Husband and Wife Jailed for Loan Application Misreprentations and Illegal Flipping Scheme

Allison Tussey —  August 27, 2013 — 2 Comments

Aaron Michael Hymas and Tiffany Kim Hymas, both 38, North Salt Lake, Utah, were sentenced in United States District Court in Boise, Idaho, for their roles in a mortgage fraud scheme.

U.S. District Judge Edward J. Lodge sentenced Aaron Hymas to 24 months in prison followed by three years of supervised release and ordered him to pay $1,520,296.77 in restitution. Tiffany Hymas was sentenced to 60 days in prison followed by three years of supervised release, beginning with six months of home detention. She was also ordered to pay $667,505.42 in restitution. The two former Treasure Valley, Idaho, residents each pleaded guilty to one count of wire fraud on October 18, 2012.

According to the plea agreements, the defendants admitted that they schemed to defraud a lender by having Tiffany submit a residential loan application for $295,600, on March 28, 2007, in which she made material misrepresentations. On the application, Tiffany Hymas stated that she was employed by OPM Enterprises with 2.6 years on the job; that she had income and commissions of $72,500 per month; and that she had gross rental income of $14,600 per month from four properties in Meridian, Nampa and Boise. Based on these misrepresentations, Taylor, Bean and Whitaker Mortgage Corporation funded the loan. The defendants admitted they knew Tiffany Hymas’ statements were false and material to the loan application, and that they knew the statements were false at the time she made them.

The cases are part of a long-term investigation of mortgage fraud activity related to Crestwood Homes, which involved multiple defendants, many of them family members, who bought and sold real estate in order to flip it, or gain profits from the sales. The financial institutions and mortgage lenders incurred substantial losses on the loan transactions.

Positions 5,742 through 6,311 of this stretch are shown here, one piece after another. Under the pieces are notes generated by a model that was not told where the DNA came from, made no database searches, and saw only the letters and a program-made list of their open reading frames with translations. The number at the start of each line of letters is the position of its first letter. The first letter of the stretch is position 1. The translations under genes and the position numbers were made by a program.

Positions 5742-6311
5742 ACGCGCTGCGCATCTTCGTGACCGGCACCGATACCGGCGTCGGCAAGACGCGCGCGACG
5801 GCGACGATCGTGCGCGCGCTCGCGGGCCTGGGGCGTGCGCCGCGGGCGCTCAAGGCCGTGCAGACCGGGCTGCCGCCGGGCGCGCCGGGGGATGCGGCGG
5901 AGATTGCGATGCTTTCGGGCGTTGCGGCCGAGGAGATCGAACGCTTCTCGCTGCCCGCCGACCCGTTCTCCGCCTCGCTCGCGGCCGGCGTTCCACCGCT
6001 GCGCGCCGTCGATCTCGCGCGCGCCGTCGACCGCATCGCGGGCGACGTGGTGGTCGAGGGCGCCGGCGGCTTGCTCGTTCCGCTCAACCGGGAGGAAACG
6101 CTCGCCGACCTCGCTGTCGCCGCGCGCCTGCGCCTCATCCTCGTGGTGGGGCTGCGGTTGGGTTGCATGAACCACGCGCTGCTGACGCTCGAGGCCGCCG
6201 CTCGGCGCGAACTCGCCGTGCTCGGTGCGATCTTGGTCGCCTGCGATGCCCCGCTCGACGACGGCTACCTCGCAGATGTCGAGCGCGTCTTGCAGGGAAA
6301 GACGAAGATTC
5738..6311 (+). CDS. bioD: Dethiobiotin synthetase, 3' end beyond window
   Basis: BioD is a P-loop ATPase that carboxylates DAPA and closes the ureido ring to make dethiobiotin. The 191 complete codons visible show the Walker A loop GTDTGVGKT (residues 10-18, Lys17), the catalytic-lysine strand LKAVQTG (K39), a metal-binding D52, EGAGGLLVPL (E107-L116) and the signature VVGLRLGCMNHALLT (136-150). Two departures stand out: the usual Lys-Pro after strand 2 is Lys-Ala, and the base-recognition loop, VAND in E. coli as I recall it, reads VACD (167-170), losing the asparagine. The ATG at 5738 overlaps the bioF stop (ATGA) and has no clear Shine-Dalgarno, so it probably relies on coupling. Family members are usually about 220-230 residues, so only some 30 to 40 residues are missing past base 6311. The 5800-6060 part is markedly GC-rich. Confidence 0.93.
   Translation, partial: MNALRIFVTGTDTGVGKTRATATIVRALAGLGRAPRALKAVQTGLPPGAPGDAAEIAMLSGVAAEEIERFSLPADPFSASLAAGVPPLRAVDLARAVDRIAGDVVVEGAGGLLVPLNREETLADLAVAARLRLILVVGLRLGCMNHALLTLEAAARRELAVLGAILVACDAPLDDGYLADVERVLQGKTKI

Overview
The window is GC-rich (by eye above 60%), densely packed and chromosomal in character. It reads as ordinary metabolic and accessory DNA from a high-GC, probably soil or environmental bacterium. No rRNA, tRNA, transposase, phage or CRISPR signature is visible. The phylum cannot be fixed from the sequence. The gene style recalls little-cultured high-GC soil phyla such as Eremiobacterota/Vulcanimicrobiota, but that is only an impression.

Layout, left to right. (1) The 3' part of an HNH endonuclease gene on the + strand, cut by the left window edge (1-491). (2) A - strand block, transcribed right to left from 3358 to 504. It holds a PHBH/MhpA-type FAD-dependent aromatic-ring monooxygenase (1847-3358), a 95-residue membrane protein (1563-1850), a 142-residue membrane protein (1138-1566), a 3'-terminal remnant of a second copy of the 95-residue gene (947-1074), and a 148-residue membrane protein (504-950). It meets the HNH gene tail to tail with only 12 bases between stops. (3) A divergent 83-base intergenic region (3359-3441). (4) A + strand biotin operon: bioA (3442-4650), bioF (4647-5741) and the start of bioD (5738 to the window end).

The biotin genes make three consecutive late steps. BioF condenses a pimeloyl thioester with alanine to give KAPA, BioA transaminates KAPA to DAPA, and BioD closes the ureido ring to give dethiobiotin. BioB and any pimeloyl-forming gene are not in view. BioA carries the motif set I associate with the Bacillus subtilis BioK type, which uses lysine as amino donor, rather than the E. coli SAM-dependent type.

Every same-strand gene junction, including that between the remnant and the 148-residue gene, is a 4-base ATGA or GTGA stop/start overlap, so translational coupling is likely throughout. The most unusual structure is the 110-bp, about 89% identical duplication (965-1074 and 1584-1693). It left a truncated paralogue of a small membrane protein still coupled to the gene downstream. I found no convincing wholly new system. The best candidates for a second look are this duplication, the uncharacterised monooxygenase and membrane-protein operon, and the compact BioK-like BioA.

In addition to Aaron and Tiffany Hymas, eleven individuals have been sentenced since November 2010 on charges of wire fraud, bank fraud and making false statements, including Michael J. Hymas, Shane M. Hymas, Laurie K. Hymas, Shauntee K. Ferguson, Christopher R. Georgeson, Stanley J. Ferguson, Brent Bethers, Melody C. Redondo, Paul Redondo, Travis R. Hymas and Season Heather Hymas.

“Integrity and honesty in the financial world are critical to society,” said U.S. District Judge Edward J. Lodge.

U.S. Attorney Wendy J. Olson announced the sentences.

The cases were investigated by the Federal Bureau of Investigation and Internal Revenue Service-Criminal Investigation, with assistance provided by the Office of the United States Trustee and the Idaho Department of Insurance. The case is being prosecuted by the U.S. Attorney’s Office for the District of Idaho and the State of Idaho, Office of the Attorney General.

“False statements to banks and lenders in order to obtain home loans have undermined the integrity of our nation’s housing financing system,” said Olson. “These sentences send the strong message that those who fabricate financial information to deceive lenders will be investigated, prosecuted and punished.”

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Allison Tussey